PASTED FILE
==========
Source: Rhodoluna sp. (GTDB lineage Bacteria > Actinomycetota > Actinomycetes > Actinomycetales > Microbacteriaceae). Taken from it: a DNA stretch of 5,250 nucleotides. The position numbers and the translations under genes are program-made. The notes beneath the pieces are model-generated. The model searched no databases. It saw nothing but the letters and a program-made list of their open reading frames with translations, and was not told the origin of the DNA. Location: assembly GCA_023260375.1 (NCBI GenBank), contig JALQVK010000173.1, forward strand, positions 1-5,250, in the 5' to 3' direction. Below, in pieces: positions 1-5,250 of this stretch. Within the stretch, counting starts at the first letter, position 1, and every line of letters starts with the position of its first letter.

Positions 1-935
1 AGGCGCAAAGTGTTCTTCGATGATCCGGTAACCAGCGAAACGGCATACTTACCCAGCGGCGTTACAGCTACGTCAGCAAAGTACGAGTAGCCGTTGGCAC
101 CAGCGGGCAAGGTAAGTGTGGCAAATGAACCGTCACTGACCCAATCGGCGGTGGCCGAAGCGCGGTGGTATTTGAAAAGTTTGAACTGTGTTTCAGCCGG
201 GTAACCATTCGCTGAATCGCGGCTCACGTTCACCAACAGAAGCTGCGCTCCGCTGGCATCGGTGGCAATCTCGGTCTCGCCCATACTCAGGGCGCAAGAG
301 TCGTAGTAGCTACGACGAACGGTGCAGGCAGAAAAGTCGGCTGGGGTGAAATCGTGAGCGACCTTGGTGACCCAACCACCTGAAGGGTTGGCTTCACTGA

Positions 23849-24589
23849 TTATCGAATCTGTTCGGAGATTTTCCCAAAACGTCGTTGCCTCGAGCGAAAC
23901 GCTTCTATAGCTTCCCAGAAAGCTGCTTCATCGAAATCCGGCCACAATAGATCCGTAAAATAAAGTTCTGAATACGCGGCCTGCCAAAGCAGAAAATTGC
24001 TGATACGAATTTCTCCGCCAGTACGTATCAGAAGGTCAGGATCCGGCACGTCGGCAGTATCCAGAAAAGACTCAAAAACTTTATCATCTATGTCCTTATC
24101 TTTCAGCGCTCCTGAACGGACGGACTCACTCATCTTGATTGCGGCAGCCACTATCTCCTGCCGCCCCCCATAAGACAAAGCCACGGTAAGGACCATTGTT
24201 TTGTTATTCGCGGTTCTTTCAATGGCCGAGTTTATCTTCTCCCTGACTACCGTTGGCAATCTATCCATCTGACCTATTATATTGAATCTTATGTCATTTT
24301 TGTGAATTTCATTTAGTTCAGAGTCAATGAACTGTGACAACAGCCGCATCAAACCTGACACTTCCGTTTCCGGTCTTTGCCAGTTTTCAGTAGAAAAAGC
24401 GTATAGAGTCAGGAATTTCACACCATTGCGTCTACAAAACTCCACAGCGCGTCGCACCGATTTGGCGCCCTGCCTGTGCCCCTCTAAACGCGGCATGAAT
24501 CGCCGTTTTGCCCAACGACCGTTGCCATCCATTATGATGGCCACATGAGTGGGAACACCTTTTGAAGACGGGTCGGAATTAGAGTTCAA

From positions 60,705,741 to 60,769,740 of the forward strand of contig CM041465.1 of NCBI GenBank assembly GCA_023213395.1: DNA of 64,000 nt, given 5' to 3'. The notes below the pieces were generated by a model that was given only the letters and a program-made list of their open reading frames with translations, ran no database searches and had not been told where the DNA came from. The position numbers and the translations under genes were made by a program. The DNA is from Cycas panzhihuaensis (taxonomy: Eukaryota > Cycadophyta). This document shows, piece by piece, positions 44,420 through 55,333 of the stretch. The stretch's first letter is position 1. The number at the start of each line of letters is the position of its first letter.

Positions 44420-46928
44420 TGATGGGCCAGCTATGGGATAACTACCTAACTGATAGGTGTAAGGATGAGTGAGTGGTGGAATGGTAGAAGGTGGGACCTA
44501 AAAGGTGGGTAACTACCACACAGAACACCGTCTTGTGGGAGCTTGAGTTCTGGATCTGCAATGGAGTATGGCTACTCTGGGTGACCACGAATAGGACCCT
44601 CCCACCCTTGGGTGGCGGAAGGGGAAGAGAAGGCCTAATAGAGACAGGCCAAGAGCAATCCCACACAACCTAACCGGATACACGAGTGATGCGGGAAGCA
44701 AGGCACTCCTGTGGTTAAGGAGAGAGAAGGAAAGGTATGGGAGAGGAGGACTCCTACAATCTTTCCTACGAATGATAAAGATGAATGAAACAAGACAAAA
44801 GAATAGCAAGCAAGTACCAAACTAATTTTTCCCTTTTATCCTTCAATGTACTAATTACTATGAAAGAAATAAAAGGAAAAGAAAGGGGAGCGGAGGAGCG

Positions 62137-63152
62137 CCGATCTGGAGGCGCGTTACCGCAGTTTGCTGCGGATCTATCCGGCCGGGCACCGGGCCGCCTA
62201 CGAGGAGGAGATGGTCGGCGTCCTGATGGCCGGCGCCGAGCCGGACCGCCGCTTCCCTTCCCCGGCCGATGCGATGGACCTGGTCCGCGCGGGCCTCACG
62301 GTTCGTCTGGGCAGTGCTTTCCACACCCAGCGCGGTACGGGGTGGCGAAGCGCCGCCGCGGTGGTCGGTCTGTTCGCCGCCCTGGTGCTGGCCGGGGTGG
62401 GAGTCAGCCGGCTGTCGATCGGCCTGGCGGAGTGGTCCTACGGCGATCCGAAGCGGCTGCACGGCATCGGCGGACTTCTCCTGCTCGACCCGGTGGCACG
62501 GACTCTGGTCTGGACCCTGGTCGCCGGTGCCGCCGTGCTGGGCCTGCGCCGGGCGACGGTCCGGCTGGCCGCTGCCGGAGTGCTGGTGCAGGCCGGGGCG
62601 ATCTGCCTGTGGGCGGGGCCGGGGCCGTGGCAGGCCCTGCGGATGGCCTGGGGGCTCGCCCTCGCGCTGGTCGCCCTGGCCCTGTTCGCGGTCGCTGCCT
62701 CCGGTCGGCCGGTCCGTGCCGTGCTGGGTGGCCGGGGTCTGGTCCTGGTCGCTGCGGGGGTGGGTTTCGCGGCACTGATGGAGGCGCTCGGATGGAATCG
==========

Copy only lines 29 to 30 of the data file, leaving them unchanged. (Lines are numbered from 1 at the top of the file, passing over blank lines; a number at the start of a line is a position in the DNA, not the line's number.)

62601 ATCTGCCTGTGGGCGGGGCCGGGGCCGTGGCAGGCCCTGCGGATGGCCTGGGGGCTCGCCCTCGCGCTGGTCGCCCTGGCCCTGTTCGCGGTCGCTGCCT
62701 CCGGTCGGCCGGTCCGTGCCGTGCTGGGTGGCCGGGGTCTGGTCCTGGTCGCTGCGGGGGTGGGTTTCGCGGCACTGATGGAGGCGCTCGGATGGAATCG